There are many ways to practice self-care. Survivors have often found these suggestions useful. Choose what feels right to you.
Choose what you want to hear about, look at and listen to. Consider engaging with the news less often and limiting your time on social media.
Express what’s in your heart and on your mind. Honor how you feel. Journal with words, drawings, whatever you want. What you put on the page stays there so you can walk away and leave the thoughts there whenever you choose.
Feed your body. Rest your body. Move your body. Spend time outdoors when you can.
Sharing your time and unique talents can feel like you’re fulfilling a greater life purpose. Follow what stirs your heart. Caring for animals, feeding the hungry, helping children after school and visiting with the elderly are all things survivors have tried and enjoyed.
Call a close friend, reach out to family, or take comfort in a partner’s arms. Take the time to regularly engage your support system. You are in charge of what you talk about or share with them. Reach out when you’re struggling and when you want to laugh together.
If you’re experiencing disruptive symptoms related to trauma, such as anxiety, flashbacks, dissociation, thoughts of suicide, or other mental health warning signs, consider finding professional support. A mental health professional can provide a nonjudgmental space to unpack your experiences, they can also teach you new ways to deal with trauma.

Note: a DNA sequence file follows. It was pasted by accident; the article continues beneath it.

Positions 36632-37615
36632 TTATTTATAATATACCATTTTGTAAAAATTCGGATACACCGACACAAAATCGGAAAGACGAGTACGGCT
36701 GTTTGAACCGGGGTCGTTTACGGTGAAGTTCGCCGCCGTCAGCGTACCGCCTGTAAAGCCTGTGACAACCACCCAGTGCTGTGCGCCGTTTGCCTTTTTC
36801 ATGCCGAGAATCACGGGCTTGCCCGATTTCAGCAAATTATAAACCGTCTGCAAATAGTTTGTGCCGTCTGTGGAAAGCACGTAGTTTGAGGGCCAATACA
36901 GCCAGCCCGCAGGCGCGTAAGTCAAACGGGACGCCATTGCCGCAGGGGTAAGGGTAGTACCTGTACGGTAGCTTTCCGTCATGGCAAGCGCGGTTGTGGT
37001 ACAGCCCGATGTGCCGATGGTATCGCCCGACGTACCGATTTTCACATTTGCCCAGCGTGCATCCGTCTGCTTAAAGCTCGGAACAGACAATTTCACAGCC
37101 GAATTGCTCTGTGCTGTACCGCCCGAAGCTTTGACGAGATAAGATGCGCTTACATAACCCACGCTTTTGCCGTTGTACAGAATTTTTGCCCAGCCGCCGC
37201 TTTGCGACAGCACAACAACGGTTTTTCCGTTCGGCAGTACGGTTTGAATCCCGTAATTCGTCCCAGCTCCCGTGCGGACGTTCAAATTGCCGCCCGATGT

You can find crisis plans to fill out online, or you can work with loved ones and your counselor to create your own. Consider giving a copy of your plan to your counselor and a friend or family member so you have extra support, and make yourself copies for your home, bag, and anywhere else you can grab it in a crisis.
Know your limits and then set them with others. Be firm, clear, specific, and confident. You deserve it. You require it. And you can do this. Some survivors choose to communicate this information in person, others send a letter or an electronic message.
Your voice is powerful, but you have the option — and the right — to decide how and when you speak up. There’s no pressure to share your story. These are your decisions and whatever option you choose is perfectly acceptable.
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